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I'm working on a form-input library. My goal is to have a re-usable set of validators which can be applied to a set of form fields. I'm running into difficulty specialising my generic protocol. The full error from the code below is protocol 'FieldValidator' can only be used as a generic constraint because it has Self or associated type requirements.

Complete playground-ready code:

import Foundation

protocol FieldValidator {
  associatedtype InputType: Any
  func validate(input value: InputType)
}

struct EmailValidator: FieldValidator {
  func validate(input value: String) {}
}

enum Field {
  case string(_: [FieldValidator])
  case integer(_: [FieldValidator])
}

let emailField: Field = .string([EmailValidator()])

What I've tried

I understand that in the Field enum I can't just throw in a FieldValidator because it needs to know what InputType of validator it requires. I expect that I need to tell it somehow, maybe something like this:

case string(_: [FieldValidator<String>])
case integer(_: [FieldValidator<Int>])

or this:

case string(_: [FieldValidator where InputType == String])
case integer(_: [FieldValidator where InputType == Int])

but these doesn't work. Is there a way to keep this kind of architecture?

Edit using struct instead of enum for field types:

struct StringField {
  typealias InputType = String
  let validators: [FieldValidator]
}

I still appear to have the same problem defining the set of validators (which must be provided when the Field is initialised): protocol 'FieldValidator' can only be used as a generic constraint because it has Self or associated type requirements.

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  • 1
    Call me dense, but I'm not grasping what the enum is for.
    – matt
    Nov 4 '16 at 0:54
  • It's just the way I chose to define the different types of fields available. It also is used to determine the type of value passed into and retrieved from the form field. It could be a series of structs, I suppose: struct StringField, struct IntField. Nov 4 '16 at 1:07
  • @matt I have had a quick go of using a struct or class rather than an enum, but I had no luck with either of those. Is there a better option? Nov 4 '16 at 1:11
  • I still haven't understood what you're trying to do. There are an infinite number of types of fields available. InputType is unrestricted, so anyone can adopt FieldValidator and resolve InputType as anything at all. I don't see where the notion of "string-or-int" comes from or how it relates to your use of a generic here.
    – matt
    Nov 4 '16 at 1:12
  • I realise in the original code that InputType is unrestricted. I figured that was actually the source of the error: the compiler doesn't know what type the FieldValidator expects because of the associated type requirements. I also figured that there was a way I could tell the compiler what type to expect, through something like <Type> or where InputType == Type. I suppose what I'm trying to do is provide a mechanism by which someone can define a Field, define what type of value it holds, and define a set of reusable Validators which will operate on that value and determine if it's valid. Nov 4 '16 at 1:18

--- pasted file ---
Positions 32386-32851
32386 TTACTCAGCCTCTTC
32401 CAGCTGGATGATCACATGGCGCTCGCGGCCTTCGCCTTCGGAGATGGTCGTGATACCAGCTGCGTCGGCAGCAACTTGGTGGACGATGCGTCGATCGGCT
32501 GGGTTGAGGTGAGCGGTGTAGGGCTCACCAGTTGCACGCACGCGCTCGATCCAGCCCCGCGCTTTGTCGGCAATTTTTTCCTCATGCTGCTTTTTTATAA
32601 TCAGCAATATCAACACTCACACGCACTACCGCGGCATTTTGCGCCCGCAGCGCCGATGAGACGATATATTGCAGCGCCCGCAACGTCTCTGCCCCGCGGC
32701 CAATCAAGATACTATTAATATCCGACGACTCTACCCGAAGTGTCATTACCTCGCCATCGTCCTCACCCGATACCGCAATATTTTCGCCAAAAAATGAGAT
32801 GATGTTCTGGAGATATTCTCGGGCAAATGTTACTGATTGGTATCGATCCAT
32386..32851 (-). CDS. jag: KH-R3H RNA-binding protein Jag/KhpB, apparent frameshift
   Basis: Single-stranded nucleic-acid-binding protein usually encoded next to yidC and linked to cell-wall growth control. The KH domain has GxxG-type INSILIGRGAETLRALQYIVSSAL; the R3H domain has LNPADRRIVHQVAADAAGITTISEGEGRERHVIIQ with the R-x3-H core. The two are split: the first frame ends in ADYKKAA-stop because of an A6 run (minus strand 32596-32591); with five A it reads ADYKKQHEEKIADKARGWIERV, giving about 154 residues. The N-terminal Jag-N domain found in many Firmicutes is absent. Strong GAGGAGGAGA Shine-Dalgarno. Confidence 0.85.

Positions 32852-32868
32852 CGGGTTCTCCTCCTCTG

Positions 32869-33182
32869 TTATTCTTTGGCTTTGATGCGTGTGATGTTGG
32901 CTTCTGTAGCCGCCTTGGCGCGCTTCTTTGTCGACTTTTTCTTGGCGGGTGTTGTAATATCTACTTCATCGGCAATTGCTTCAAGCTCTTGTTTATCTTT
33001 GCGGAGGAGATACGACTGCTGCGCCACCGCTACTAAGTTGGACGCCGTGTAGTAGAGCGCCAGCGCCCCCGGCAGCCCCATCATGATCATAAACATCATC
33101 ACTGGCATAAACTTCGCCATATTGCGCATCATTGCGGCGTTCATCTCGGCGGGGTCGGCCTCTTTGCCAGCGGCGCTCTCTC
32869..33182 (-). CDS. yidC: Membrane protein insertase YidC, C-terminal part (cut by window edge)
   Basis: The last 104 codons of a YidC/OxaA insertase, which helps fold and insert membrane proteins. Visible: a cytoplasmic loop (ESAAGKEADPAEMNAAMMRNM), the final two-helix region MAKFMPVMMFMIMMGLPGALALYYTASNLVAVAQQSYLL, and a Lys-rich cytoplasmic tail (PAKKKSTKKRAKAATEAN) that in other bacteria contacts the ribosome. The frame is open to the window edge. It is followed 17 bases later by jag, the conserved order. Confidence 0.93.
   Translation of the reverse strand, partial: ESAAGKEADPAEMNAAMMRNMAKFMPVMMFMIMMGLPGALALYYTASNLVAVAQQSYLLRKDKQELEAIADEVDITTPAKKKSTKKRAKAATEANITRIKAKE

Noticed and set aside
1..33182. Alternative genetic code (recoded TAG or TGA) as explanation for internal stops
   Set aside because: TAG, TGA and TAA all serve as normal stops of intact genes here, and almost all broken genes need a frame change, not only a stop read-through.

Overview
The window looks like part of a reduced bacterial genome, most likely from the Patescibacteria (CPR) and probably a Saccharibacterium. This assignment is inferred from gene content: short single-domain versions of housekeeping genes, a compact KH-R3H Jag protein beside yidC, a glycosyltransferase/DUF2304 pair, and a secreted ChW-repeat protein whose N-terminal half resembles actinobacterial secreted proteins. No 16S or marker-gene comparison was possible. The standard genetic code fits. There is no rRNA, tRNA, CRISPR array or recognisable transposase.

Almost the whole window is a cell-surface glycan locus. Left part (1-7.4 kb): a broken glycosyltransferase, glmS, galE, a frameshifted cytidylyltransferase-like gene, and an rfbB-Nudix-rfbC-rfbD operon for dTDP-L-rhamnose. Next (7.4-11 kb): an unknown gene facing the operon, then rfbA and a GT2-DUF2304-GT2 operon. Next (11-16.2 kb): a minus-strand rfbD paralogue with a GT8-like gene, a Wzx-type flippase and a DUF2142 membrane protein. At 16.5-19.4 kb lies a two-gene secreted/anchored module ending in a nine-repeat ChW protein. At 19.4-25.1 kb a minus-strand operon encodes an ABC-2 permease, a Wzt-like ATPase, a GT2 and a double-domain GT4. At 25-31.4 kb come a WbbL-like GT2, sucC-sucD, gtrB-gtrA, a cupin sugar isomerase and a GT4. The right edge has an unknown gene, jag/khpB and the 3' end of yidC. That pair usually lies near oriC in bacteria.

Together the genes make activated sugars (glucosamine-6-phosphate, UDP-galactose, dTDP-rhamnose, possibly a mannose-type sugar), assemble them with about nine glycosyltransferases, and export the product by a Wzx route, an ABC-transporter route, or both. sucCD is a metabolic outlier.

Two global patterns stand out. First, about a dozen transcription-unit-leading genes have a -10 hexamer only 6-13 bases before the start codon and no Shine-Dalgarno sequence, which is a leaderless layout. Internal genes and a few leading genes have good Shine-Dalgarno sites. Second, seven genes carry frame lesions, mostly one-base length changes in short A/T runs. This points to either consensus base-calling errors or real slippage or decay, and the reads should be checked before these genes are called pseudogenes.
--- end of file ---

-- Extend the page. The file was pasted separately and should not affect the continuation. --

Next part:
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I suppose what I'm trying to do is provide a mechanism by which someone can define a Field, define what type of value it holds, and define a set of reusable Validators which will operate on that value and determine if it's valid

You might be after something like this; it's stupid but effective, especially if there are not very many field types in question:

protocol FieldValidator {
    associatedtype T
    func validate(input:T)
}

class StringValidator : FieldValidator {
    func validate(input:String) { fatalError("must override me") }
}

class IntValidator : FieldValidator {
    func validate(input:Int) { fatalError("must override me") }
}

class ActualStringValidator : StringValidator {
    override func validate(input:String) { print(input)}
}

enum Field {
    case string([StringValidator])
    case int([IntValidator])
}

As you can see, I've simply used the class hierarchy to solve the problem (so that we don't have to do type erasure). In particular, it is now legal to say:

let f = Field.string([ActualStringValidator()])

Here's how to test it:

let f = Field.string([ActualStringValidator()])
if case Field.string(let arr) = f {
    for thing in arr {
        thing.validate(input:"howdy")
    }
}
3
  • Thank you, this works just fine. Shame about class but at least it does the job nicely. I found it's possible to define the enum as case string([FieldValidator<String>]) and then ActualStringValidator can just inherit FieldValidator<String> without needing to have an intermediary. Nov 4 '16 at 1:54
  • It is a shame about class for sure, but I'm fairly certain that the struct approach would have require type erasure, which is a little hairy. If you want, I'll try to work out that solution (but I'd rather not).
    – matt
    Nov 4 '16 at 1:56
  • Happy not to! Thank you Nov 4 '16 at 1:59

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